Chamois leather, unlike other commodities with which it is classed, is a finished article. It is not alone a tanned but it is a manufactured article, and is as ready for the market as a complete pair of shoes. It has its place, without the necessity of additional labor, in nearly every well organized household, and therefore should not come under the head of flat leather, but as an article of manufacture from leather.

As the tariff has stood on a 20 per cent basis ad valorem there have been tremendous quantities of chamois imported into this country annually, and part at 10 per cent under our market, which is an absolute proof that 20 per cent ad valorem duty on chamois is not only not excessive but is not sufficient to properly protect the manufacturers of genuine chamois, tanned leather in the United States, and should be increased to 30 per cent ad valorem. This has been further proved in past history. Numerous efforts have been made to compete in this line with the foreign markets, and in nearly every case the industry has proved an absolute failure, for the all-important reason that the comparative wages paid outside of the United States are not more than one-third of the average wages paid for labor in this country; and our labor, in comparison with other manufacturing industries in this country, is at the minimum rate. As before stated, if it were not for the careful arrangement of labor and assistance we have been able to derive from machinery, we would be unable to continue the business. In other words, we are handling our stock at the minimum cost, and under this proper development we have but a small margin in meeting, as we do, the market price of the imported chamois, and at times the European interests are able to manipulate the market, so that under the 20 per cent duty ad valorem we are forced to handle large quantities of stock at cost and at less than cost of production.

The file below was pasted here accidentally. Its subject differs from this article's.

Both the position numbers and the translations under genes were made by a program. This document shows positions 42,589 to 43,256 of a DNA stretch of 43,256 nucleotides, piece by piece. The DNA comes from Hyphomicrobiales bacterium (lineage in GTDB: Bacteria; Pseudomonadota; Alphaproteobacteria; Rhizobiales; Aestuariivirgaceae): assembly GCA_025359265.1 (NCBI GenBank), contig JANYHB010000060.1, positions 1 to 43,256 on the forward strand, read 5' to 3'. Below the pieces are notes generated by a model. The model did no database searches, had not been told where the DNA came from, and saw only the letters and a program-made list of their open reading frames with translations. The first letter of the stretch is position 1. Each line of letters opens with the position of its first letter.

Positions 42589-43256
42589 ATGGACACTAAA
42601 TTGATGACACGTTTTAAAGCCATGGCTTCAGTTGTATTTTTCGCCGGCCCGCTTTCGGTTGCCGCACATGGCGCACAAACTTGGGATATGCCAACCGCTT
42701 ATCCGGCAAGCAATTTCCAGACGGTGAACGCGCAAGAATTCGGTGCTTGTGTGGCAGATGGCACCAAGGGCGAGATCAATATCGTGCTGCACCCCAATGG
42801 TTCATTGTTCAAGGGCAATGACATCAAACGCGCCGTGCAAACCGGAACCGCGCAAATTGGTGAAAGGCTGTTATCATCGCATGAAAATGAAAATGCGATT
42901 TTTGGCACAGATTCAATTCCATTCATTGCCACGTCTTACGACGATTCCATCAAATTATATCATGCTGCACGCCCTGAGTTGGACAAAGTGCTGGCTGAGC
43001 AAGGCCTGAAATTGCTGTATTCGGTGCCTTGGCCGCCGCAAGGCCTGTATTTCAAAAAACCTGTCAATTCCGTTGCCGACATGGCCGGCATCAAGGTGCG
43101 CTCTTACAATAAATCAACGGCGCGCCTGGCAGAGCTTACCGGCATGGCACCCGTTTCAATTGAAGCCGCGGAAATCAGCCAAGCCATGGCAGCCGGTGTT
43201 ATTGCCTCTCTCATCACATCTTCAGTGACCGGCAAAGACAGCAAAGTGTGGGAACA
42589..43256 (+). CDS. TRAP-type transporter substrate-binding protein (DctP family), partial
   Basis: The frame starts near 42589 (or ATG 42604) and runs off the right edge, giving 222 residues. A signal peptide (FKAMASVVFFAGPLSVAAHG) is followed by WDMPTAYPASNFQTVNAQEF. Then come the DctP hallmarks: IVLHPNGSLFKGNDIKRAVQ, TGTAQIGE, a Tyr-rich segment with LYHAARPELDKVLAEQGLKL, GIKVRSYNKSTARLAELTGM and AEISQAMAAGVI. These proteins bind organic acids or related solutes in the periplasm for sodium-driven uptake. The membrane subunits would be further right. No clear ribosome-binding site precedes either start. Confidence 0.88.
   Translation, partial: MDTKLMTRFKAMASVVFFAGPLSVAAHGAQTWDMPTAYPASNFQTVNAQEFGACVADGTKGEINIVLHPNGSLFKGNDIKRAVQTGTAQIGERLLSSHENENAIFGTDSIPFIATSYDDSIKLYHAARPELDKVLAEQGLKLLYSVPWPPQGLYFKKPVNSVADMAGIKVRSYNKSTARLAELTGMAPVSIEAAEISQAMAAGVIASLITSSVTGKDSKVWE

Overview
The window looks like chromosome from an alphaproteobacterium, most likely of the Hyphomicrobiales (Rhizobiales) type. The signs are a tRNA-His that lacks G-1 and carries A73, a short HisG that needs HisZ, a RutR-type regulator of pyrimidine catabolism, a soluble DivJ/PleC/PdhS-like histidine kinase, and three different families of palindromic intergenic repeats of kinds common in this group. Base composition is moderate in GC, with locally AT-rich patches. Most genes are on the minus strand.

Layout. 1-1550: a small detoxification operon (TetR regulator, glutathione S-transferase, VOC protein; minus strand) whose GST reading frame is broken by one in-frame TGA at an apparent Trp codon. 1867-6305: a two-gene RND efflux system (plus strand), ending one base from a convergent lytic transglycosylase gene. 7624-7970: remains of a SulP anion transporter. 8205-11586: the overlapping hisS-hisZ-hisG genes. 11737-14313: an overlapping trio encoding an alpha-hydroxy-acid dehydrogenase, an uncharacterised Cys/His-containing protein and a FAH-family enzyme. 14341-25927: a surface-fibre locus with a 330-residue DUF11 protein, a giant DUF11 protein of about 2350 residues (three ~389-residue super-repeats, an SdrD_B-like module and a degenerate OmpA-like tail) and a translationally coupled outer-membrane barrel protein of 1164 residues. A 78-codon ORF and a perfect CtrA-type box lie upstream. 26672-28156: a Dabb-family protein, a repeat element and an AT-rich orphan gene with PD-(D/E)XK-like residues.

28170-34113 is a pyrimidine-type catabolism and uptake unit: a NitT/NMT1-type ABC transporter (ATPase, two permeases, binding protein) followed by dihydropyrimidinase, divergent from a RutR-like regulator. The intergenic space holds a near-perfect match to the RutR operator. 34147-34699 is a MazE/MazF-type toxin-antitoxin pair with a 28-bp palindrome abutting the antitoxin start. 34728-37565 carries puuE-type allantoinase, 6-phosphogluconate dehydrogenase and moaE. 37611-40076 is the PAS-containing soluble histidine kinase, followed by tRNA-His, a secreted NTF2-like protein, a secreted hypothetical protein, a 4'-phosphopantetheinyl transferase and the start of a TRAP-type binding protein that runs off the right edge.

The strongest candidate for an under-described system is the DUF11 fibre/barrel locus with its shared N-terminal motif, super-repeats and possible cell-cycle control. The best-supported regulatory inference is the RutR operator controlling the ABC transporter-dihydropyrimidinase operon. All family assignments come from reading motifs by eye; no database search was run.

It is clearly a case dependent upon a scale of wages, which scale if placed on a par with the European wage scale, which is impossible, would permit us to manufacture at as low a figure as the European manufacturer.

All sheepskins suitable for chamois leather (the term chamois for a number of years having been a technical term illustrative of the method of tannage) are imported from foreign countries. The native stock is not suitable for chamois leather, owing to the climate or some other cause which we are unable to define. In the manufacture of chamois leather it is necessary to split off the outside of the pelt, namely, the grain or skiver of the pelt, leaving a fibered surface on both sides of the raw material to be put into chamois, and the grain or skiver is not chamois tanned, but is bark or extract tanned, and has a definite market value for bookbinding, pocketbook, hat-sweat, and other light leathers.

The native stock is tanned and manufactured in the full pelt as taken from the sheep, as it is impossible to split same, owing to its character, and realize the necessary value for the grain and have left a flesher for chamois that would be suitable for chamois. Not only would the flesher be of inferior and in every way undesirable value for chamois, but from the original nature of the pelt the grain or skiver is porous, and when split the pores of the skin, being deep, go clear through the grain, or, in other words, cause pinholes in the grain, making the grain or skiver of poor value. Summing up these two values in flesher and in skiver, we are unable to use the native stock,



because this same pelt has a considerable better value in its full state for shoe and other leathers.

We are therefore dependent on the foreign market for our raw material, which market is giving us, even on the present basis, a difficult problem in competition. This can be definitely verified, as before stated, as industries of this nature have been commenced and large amounts of money spent in the development at various times, but died out owing to the competition of the foreign goods, which are produced with labor at one-third of what we pay, in additicn to the advantage the European market has in the procuring of raw stock.